an everyday photo, every day | photography • art • poetry


baby carrots from garden


I turned the soil in my garden during a sunny afternoon yesterday. The first turn in the spring always assures a few root crops left behind the previous autumn, like the tiny carrots, above. I usually also find tiny potatoes, a turnip or parsnip or two, and a few things sprouting early with edible greens and even a few edible natives are sprouting and greening up. Often it’s enough to make a soup or stew or a side dish, but this year these carrots and a basket of turnip greens were all that were to be had.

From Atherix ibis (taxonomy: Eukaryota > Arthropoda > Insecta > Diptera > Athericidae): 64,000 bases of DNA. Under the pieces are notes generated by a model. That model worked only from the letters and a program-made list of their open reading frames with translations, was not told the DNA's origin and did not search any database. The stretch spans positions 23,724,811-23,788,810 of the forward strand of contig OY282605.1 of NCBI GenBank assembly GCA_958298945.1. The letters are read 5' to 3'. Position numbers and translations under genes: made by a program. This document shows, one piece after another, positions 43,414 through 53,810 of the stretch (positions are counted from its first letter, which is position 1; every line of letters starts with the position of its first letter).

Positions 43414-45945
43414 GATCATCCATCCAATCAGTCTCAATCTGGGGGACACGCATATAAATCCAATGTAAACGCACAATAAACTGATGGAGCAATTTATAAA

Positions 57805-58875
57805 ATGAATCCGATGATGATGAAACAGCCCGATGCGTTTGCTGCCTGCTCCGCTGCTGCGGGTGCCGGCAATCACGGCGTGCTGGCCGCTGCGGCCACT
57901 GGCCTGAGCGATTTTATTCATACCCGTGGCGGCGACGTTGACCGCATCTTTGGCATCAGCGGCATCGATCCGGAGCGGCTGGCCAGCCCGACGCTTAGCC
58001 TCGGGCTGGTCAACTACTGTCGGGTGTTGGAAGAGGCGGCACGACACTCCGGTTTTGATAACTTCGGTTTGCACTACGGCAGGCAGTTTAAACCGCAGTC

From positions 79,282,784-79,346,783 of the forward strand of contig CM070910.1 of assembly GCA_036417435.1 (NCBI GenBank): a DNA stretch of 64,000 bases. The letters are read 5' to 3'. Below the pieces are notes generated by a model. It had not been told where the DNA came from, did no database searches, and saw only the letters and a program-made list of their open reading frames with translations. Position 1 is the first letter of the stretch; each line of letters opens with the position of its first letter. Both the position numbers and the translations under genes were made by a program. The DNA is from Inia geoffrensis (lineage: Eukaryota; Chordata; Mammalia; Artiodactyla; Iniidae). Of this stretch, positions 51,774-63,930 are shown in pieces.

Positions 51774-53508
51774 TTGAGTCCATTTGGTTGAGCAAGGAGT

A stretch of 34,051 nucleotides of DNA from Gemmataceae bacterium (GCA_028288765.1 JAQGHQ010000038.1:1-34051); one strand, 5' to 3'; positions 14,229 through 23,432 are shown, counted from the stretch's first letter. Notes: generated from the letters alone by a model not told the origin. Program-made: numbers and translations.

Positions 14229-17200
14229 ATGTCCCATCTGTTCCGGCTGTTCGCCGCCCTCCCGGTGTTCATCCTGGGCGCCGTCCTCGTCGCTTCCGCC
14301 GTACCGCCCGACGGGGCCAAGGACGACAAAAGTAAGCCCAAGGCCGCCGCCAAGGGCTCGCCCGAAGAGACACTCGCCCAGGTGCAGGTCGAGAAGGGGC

It wasn’t so long ago when people gleaned the fields for such things, food stores were gone, and what they found was the only thing available to them to eat. I sometimes wonder how society advanced when simply not starving to death was a daily battle, and I wonder how many lives were lost because only a handful of baby carrots was available for food. I will not complain about how had life is—modern days have their travails, but I have a refrigerator with food, and a store just down the street. Many thanks to our ancestors who had the will to survive.


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